Shoe Review: Salomon S/Lab Sense 7 SG
As you might know, here at Run Coed y Brenin we like Salomon. That’s not to say that we don’t like other brands, far from it. With brands such as inov8, Hoka, On, Saucony, ASICS, Altra, Scott and others all producing top notch footwear, the 2018 trail runner has never had it so good!
However, having now sold over 2000 pairs of Salomon shoes in the 4+ years that we have been operating, we are definitely confident that their shoes are amongst the most comfortable, well-built and innovative on the market.
The S/Lab Sense shoe is a ground-breaker. Developed as far back as 2010 with prototypes worn at the super-harsh Western States 100 by Kilian Jornet and subsequent mountain events for that year, 2011 saw the incarnation of what has become an industry benchmark shoe.
(NOTE HERE: We realise that the S/Lab Sense isn’t for everybody, but for those that love the previous Sense shoes, please read on!)
Over the last 7 years the Sense has developed to be a low-drop, super-light favourite of trail runners across the globe and with the SG (Soft Ground) version the tools are there for any trail to be tackled from a dusty 100-miler to a short, sharp, gnarly, wet and muddy mountain trail.
The Sense has always come in a standard and soft ground (SG) version, with the main differences being the more aggressive grip on the soft ground – perfect for those (normally) pretty crappy UK trail conditions (especially in Coed y Brenin for 8 months of the year!)
So, when Matt Ward took out the all-new S/Lab Sense 7 SG from a trusty Salomon manila cardboard box a few weeks ago what was he expecting? Improvements? Sure. Innovation? Definitely. Comfort? Yes. Top notch build quality? Of course. Superb slipper-like fit? Why not! The good news? These criteria have been met and exceeded in what Matt feels is possibly the best shoe that Salomon have ever produced.
Firstly, don’t get me wrong. The Sense 7 is not for everyone. With a 4mm drop, a new narrowed heel cup, minimal forefoot protection and super-lightweight uppers, some might feel that there just isn’t enough to the Sense 7 SG to make them feel confident. For that runner who needs some extra stability, cushioning and support then the Sense might not be for them. But, for a shoe that helps grow the confidence of a trail runner in terms of precision fit, accuracy on foot plant and enables mid to forefoot strike, then this is the real deal.
In terms of grip the Contagrip stays, the sole lug-pattern stays, however it’s possible that with the narrower heel profile (see below) the precision is even better. That might seem a little odd to those that like a big hearty heel base when they plant, but if you think about it, with a mid to forefoot strike on say 80% of your run, you just don’t need that extra volume at the back.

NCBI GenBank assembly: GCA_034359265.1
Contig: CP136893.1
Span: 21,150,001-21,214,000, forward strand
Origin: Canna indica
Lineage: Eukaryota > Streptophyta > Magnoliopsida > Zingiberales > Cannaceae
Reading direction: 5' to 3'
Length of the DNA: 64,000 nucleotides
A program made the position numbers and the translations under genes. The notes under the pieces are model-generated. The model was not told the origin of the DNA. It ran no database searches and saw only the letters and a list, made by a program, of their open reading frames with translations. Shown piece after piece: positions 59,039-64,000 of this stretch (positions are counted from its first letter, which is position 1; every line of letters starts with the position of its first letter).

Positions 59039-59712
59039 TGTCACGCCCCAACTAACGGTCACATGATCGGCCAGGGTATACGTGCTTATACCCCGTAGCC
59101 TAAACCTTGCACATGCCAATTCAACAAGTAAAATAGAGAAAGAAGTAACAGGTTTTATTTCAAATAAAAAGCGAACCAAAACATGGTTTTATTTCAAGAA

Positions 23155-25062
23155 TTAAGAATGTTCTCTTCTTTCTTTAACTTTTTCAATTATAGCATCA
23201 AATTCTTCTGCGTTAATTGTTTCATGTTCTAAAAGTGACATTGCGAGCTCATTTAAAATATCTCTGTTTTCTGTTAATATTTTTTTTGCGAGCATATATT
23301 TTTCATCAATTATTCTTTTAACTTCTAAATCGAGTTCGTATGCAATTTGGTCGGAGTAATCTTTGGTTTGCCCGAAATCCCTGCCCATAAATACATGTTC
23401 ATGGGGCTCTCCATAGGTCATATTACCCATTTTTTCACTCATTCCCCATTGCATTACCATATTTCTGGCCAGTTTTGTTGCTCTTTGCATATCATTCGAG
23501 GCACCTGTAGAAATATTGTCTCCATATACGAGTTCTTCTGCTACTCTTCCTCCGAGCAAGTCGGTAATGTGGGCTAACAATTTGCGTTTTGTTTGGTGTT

You still get the Profile Film ‘rock plate’ too, which does give that little bit of extra protection when the rocks get pointy.
The uppers and tongue area are where we perhaps see some of the biggest changes on the Sense 7. When I first saw the toe box of the new Sense I have to admit I was sceptical. The toe area protection rand is now situated underneath the uppers, which looks sleek as hell, but leaves you wondering where the protection is for the toe-kicks on rock n roots. Fear not, the protection is there, with more supple rubber and on the 50 or so miles I have covered in these to date, on some pretty gnarly terrain, there has been no issue on this aspect.
The closed-mesh upper of the Sense 6 is also replaced with a more open-mesh textile for the 7. On first look this might make for a shoe that would leave the runner with colder feet in the harshest UK winter conditions, and that remains to be seen, but in terms of debris ingress into the shoe I can’t see there being any problem with this new upper textile.
Next up? Tongue and lacing. All new once again. The 7 gets the top-loader Quick Lace treatment, as used on the Ultra and Ultra Pro, and is all the better for it! This now means a lot less fiddling the get the lock and excess lace into the ‘garage’ (pocket to us in the UK). It also means that there is less tension across the instep of the foot and the whole freedom aspect around flexibility of the shoe just feels, well, better!
The new lightweight, less absorbent (in terms of water), more tactile tongue is simply beautiful and that material extends across the whole of the heel cup uppers too. Spot on.
Also new is the insole, or should I say lack of it. Look inside the new Sense 7 and you’ll see a very minimal insole, that is also permanently stitched into shoe. This has two advantages in my view. 1. It won’t come out (pretty obvious huh!) but that also means no loose insole rucking up and flapping about when the shoe gets wet and you are hurtling on a descent of your favourite hill, and 2, it also means that people like me can fit their trusty minimal footbeds in to the shoe (just about) to ensure a perfect fit and foothold when the shoe is on.
In terms of fit, wow! The 7 SG fits light an absolute glove. Once you have got used to the fact it is like a climbing shoe to get on when you first take them out of the box, you’ll be fine. After two or three runs they will feel like part of your feet, seriously.
When I first wore a pair of Sense shoes in 2011 I genuinely thought that they would be too minimal for me. For about 6 months my calves were agreeing with that thought as I had to get my body used to the fact that a 4mm drop and a natural running feel shoe was pretty radical. Once I got there, I never looked back and for me now 4mm is an absolute ‘sweet spot’ in terms of drop and the forefoot strike promoting Sense is an absolute dream.
After six versions I always thought that they just couldn’t improve on that last one, surely! But you know what, with the Sense 7 and Sense 7 SG I think they have.
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